Ron Silliman has a link to a new site housing bpNichol's computer poems. Poems from 1984. The work has been translated from the Apple IIe (my first computer) to the internet age and thus preserved.
The poems are not remarkable as examples of technology, but they are remarkable for transliterating Nichol's work to the dynamic page. Some of the poems, such as "silent sound poem," mimic Nichol's voice. Other's, such as "Construction 1" and the off-screen love poem make more extensive use of the possibilities of mobile text.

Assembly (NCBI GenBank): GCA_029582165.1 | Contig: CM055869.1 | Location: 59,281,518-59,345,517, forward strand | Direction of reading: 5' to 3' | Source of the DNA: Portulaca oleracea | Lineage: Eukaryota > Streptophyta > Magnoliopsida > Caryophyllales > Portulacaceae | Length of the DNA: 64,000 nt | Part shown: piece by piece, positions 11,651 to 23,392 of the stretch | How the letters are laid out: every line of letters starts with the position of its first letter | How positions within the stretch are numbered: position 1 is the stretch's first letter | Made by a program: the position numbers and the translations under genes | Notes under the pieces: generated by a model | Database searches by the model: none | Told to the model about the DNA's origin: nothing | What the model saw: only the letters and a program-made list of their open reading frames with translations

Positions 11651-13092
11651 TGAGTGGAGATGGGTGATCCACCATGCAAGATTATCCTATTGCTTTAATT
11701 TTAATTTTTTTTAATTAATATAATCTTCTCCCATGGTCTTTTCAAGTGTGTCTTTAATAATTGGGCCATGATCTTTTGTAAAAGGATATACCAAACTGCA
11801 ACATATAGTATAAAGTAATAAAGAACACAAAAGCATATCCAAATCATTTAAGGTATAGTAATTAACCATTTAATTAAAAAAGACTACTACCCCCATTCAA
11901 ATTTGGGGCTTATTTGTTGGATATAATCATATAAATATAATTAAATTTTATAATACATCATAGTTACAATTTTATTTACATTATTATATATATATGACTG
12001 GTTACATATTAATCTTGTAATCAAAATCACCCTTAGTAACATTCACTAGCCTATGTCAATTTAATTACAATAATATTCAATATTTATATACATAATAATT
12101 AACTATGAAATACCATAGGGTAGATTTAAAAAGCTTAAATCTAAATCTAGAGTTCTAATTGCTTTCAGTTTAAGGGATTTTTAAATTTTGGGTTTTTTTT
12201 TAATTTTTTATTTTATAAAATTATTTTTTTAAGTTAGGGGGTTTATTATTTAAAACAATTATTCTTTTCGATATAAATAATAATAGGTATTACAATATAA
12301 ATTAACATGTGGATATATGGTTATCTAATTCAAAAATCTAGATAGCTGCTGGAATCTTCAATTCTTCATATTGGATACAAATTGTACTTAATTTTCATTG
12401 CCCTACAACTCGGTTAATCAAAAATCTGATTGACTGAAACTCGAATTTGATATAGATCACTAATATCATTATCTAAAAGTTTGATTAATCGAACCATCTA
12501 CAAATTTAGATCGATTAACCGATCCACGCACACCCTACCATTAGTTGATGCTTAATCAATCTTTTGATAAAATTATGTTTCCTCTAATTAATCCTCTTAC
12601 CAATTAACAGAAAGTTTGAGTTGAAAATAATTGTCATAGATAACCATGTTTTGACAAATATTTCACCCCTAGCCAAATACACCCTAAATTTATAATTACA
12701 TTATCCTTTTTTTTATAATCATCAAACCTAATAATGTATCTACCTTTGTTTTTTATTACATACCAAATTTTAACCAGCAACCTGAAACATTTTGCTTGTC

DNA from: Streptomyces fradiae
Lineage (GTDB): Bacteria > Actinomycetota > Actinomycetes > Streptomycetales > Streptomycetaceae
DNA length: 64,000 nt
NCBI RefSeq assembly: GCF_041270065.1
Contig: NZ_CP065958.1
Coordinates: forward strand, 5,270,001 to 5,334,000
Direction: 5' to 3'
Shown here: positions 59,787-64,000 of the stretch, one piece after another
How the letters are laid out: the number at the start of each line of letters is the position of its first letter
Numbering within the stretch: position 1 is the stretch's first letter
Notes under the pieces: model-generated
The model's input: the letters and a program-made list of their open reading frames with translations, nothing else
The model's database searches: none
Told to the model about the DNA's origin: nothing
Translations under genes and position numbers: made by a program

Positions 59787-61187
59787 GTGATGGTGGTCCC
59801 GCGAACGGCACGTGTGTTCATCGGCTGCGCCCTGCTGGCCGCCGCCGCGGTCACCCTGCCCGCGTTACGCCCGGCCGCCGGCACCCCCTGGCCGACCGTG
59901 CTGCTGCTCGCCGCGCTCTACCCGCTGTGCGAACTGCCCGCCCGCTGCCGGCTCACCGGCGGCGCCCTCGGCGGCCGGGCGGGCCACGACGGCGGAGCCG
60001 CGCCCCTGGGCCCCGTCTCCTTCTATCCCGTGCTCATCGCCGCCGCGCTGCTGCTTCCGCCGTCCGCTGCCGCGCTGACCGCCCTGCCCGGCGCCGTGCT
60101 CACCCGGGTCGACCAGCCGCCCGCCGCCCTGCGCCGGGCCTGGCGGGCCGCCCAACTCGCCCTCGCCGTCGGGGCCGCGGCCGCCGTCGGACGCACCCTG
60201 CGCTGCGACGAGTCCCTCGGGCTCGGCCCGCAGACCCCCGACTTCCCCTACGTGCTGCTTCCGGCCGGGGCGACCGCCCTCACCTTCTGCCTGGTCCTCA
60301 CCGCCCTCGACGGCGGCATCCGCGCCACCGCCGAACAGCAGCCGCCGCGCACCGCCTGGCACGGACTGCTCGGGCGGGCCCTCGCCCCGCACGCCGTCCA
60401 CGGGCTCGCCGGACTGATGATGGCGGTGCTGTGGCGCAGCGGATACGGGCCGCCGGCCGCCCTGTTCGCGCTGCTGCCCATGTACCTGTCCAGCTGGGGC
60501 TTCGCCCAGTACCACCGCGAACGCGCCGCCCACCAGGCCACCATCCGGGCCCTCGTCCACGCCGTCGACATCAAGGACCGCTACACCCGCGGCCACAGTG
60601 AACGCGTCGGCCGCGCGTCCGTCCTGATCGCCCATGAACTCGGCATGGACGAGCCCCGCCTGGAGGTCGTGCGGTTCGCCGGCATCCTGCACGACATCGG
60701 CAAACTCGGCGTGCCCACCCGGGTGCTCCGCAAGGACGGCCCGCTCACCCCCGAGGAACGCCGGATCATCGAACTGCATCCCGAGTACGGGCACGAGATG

The discussion by the creators of the page is perhaps the most interesting part of the site -- Jim Andrews, Geof Huth, Lionel Kearns, Marko Niemi, and Dan Waber -- for drawing attention to the danger of advancing technology in the computer age. As programs become instantly obsolete, the work of recuperating them and sustaining significant works created through those programs, becomes ever more onerous. In this case, a 4000 line work by Nichol to create a short montage of digital poems required extensive labour to resuscitate. It is a good thing they have done by so doing. The site as a whole demonstrates the rapidity of technological change and the changing role of archivists now and in the future.